Modern Virtual Reality applications require technology that supports photo-realistic human face rendering and restoration. Due to the social nature of people and their ability to read and convey emotions from minor changes in facial expressions, minute artifacts can cause the uncanny valley, which can be detrimental to the user experience. In order to solve challenging issues like innovative view synthesis and view-dependent effects modeling, several contemporary 3D telepresence techniques now make use of deep learning models and neural rendering.
These methods are typically data hungry, and the efficiency of those models is directly influenced by the architecture of the capturing device and data pipeline. In order to push the envelope in such photo-realistic human face models, a sizable dataset of high-quality, multi-view facial photos encompassing a wide range of expressions is necessary.
Such a dataset was presented by Meta researchers in recent work. It was gathered by a sophisticated multi-view capturing system (Mugsy) that the team created. The Codec-Avatar collection offers facial data of exceptional quality, variety in facial emotions, and quantity of camera views as compared to previous face modeling datasets. 13 participants were recorded by researchers using a wide range of high-fidelity facial expressions. The team had approximately 100 facial expressions for each individual that were simultaneously recorded at a resolution of about 11 megapixels by several machine vision cameras.
Three main obstacles must be overcome before data-driven avatars can be created: (1) unique perspective synthesis, which is difficult because researchers cannot put cameras everywhere, As they couldn’t ask the participants to act out every potential facial expression during the capture, they had to turn to (2) innovative expression synthesis and (3) relighting because it’s difficult to catch every possible lighting arrangement.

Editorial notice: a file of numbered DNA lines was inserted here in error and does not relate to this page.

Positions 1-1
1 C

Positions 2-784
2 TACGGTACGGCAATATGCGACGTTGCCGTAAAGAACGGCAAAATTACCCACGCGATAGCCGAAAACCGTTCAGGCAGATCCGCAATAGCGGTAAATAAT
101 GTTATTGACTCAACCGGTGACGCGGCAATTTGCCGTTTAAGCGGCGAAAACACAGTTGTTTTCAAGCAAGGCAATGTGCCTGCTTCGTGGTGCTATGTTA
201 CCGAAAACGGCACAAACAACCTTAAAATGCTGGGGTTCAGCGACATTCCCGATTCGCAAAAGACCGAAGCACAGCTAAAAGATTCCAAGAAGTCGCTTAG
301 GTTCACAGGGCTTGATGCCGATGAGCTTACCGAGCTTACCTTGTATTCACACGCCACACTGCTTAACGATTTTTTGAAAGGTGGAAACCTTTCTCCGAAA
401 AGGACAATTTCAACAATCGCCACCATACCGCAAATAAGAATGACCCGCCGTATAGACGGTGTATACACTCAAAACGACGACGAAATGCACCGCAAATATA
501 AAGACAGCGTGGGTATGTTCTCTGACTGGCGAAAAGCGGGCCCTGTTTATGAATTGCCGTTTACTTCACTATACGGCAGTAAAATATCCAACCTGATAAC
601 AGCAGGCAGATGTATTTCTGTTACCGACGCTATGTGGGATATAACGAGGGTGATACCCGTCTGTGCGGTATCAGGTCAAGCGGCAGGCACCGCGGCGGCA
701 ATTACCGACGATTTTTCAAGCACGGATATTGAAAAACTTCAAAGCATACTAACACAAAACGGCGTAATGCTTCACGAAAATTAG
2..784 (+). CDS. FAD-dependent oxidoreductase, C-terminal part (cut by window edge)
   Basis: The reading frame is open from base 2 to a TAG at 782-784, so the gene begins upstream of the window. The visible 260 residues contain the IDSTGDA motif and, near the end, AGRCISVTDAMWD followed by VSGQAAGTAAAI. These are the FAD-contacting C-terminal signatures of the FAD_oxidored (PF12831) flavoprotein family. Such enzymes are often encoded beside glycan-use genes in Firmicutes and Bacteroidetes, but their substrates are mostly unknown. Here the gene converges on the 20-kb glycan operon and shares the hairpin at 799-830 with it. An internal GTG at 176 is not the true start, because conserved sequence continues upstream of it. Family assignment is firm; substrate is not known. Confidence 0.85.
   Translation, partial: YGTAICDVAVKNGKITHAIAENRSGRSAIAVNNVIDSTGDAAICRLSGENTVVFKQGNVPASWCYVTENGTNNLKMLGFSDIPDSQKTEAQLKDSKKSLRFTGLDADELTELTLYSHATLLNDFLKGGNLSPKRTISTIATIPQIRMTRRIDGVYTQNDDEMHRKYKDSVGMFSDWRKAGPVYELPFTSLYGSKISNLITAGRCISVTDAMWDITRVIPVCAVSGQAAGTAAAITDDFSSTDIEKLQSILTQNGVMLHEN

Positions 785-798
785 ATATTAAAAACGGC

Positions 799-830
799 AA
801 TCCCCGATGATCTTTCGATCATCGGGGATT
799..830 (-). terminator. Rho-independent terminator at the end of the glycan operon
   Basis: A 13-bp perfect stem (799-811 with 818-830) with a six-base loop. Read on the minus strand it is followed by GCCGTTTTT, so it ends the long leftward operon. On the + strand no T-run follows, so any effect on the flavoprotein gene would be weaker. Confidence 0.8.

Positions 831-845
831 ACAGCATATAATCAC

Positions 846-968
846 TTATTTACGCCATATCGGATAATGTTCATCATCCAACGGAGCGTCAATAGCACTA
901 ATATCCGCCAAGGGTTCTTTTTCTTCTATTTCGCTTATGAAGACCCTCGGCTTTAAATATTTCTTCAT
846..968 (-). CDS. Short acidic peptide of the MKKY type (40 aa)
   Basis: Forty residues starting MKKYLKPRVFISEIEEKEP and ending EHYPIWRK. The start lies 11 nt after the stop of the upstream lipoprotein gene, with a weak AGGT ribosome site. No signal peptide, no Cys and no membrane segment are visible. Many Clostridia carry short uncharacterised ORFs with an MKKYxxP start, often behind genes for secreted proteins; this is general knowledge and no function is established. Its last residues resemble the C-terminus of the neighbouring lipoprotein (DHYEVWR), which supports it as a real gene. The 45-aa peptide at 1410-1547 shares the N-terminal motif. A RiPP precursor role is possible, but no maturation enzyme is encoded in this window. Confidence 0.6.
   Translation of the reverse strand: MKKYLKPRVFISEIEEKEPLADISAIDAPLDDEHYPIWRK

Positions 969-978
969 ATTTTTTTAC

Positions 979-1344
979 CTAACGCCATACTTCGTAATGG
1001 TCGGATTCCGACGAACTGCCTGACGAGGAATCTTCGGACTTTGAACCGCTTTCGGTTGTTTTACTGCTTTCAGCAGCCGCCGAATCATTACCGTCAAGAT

The researchers ran a number of tests on the dataset and discovered that it was crucial for a smaller number of training cameras to obtain an enhanced number of layers by using residual connections. It was discovered that the smaller the reconstruction error, the more training camera views there were accessible. In comparison to the reconstruction errors for the combined task of new view and expression synthesis, the reconstruction errors for a novel view and novel expression synthesis alone are much lower.
Large-scale multi-view codec-avatar datasets for neural face rendering, training, assessment, and visualization code, as well as pretrained models for 13 codec avatars, were all made available by Meta researchers. In addition to the dataset, researchers conducted an ablation study to explore how different model architectures react to extrapolating on unseen viewpoints and expressions. They found that the basic model benefitted from the addition of spatial bias, texture warp field, and residual connections. Researchers anticipate that this dataset will help advance facial reconstruction technology and aid the community in further VR telepresence research.
This Article is written as a research summary article by Marktechpost Staff based on the research paper 'Multiface: A Dataset for Neural Face Rendering'. All Credit For This Research Goes To Researchers on This Project. Checkout the paper and github link. Please Don't Forget To Join Our ML Subreddit
Nitish is a computer science undergraduate with keen interest in the field of deep learning. He has done various projects related to deep learning and closely follows the new advancements taking place in the field.